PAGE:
August 6, 2008
It seems that the rash of blossom end rot was short lived. I do have one tomato plant that looks pretty awful and which I don't expect to make it. Other than that, things seem to be doing ok. Tomatoes of all shapes and colors are coming out of my garden, ripe and healthy, every few days now.
My plot is weedy and messy and every time I walk over to it I feel pangs of guilt (mixed with joy at the great bounty I am getting of course.)
I hate to admit it, but as the season wears on, I find that I get a little tired of the labor part of gardening. I know that I could be planting fall crops now...or soon, but I just feel tired of the battles with bugs and diseases at the moment. And I am not sure I'm up for the daily watering for seeds. I look at the bolted lettuce towers and think " I don't know if I have the energy to start from scratch right now."
I think next year I really need to do a better job of thinking through the things I could do earlier in the season to make August - October easier. Mostly I need to mulch A LOT better and more often in June and July. Other than that I'm not really sure what else I can do. Pace myself? Chill out so I don't run out of steam? Maybe it's just that work is getting busier now (and it usually does in August and September) so I feel more torn.
In fact, I feel almost flooded with ideas for NEXT spring (I think I need to try growing cucumbers UP), but the idea of doing much more than maintenance and clean up in the fall THIS year seems very unlikely.
Either way, I am thrilled to have all the wonderful food even if I feel too lazy to cook anything really amazing with it.
July 28, 2008
I was out of town for about a week so I had someone water the garden and agree to harvest anything that looked ready to go ie: orange cherry tomatoes, lettuce, an eggplant.
They did a great job. Nonetheless I came back to an assortment of good and bad things:
a) tons of ripe and ENORMOUS food: all 3 types of eggplant, cherry tomatoes, jalapenos, cucumbers and beets.
b) the Blackeyed Susans now blooming
c) Purple Coneflowers going absolutely crazy and bees going crazy for them.
d) The mint really taking over in the sink
e) A mostly healthy looking garden
The Bad (and often ugly):
1) one tomato plant and stake leaning waaaaay over. Sincere thanks to Captain Awesome for hammering the stake back down with a brick!
2) tons of weeds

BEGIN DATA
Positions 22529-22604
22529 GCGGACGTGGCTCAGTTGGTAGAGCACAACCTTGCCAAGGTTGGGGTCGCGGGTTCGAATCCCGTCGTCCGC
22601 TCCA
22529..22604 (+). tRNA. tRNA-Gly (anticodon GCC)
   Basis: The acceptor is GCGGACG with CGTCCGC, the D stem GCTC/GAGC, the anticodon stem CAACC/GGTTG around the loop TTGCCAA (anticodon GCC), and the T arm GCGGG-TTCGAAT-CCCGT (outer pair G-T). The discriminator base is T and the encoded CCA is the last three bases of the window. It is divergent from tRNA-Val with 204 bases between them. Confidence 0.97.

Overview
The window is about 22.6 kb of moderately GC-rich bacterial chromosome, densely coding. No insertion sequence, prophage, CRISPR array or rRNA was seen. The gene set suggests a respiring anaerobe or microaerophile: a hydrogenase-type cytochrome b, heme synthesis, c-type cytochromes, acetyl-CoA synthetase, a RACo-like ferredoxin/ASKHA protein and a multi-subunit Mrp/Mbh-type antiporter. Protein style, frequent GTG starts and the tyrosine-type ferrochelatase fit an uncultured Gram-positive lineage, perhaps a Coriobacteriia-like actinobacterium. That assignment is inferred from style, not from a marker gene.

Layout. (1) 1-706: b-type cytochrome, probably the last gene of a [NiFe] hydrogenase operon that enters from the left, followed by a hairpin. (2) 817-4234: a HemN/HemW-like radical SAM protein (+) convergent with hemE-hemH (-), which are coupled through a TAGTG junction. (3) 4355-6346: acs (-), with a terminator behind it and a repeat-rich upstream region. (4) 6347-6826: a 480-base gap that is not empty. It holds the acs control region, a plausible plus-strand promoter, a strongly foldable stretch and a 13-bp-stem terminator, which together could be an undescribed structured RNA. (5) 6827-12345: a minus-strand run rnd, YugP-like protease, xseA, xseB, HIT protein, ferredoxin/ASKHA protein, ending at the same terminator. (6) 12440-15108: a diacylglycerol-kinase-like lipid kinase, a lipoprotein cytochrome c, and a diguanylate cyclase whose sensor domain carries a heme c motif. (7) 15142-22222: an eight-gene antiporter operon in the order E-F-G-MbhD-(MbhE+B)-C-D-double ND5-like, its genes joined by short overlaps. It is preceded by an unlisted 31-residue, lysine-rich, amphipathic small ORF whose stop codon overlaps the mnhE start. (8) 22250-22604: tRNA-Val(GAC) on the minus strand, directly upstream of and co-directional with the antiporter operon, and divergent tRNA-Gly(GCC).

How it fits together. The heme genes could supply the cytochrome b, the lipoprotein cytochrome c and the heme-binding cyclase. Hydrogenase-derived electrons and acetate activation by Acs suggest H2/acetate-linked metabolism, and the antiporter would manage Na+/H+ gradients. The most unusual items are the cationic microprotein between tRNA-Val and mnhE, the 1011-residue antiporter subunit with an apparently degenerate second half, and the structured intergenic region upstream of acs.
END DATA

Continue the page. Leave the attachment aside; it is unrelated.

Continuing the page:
3) a very ugly and decrepit looking cucumber plant with icky, moldy-looking (but dry!) black shriveled leaves. I don't think I'll be getting anymore cucumbers this summer.
4) Swiss Chard that has not grown at all due to the leafminer!
5) 2 tomato plants with blossom end rot! How!?
The blossom end rot really pisses me off! I had blossom end rot a few years ago when I didn't quite understand how often you needed to water when it rains, but since then I have been so good about watering. I mulch, I track the rainfall and my own watering and I'm really really careful. Plus I don't understand why some plants would have it and others don't...although the two plants that have it are next to each other...have I been neglecting a corner? I really don't think so.
I guess it could also be the soil in that one spot, but that seems so unlikely.
So I'm feeling annoyed about the leafminer and the blossom end rot and my mysterious cucumber ailment and the weeds that are everywhere and the fact that my neat plot layout is no longer visible, but I love how crazy it is, and I love that it was only from weeding that I "found" the huge eggplants and cucumbers hiding under leaves and that it's getting to be the time of year where I bring something I grew to any BBQ, birthday or picnic I get invited to. I also love that my camera managed to take one glorious shot of bees on the purple coneflower.
July 11, 2008
Beet Leafminers suck.
As you all know I really really hate cutworms. That has not changed, but I am realizing that compared to other bad bugs like cucumber beetles and leafminers, they are much easier to tackle.
Here is the deal with the leafminer: They are larvae, they live in the soil, they are hard to see, and get rid of. They eat through the middle of the leaves of beets, chard, spinach and a few other things forming squiggly lines that eventually connect and form big whitish/brownish blotches. The only thing to really do is try to disturb them in the soil by scratching into it and to cut off the affected leaves to prevent them from reinhabiting. Leafminers pretty much go for the leaves which means the beets growing below ground are usually ok. That's ok for the beets, but ya can't eat the greens. Grrr.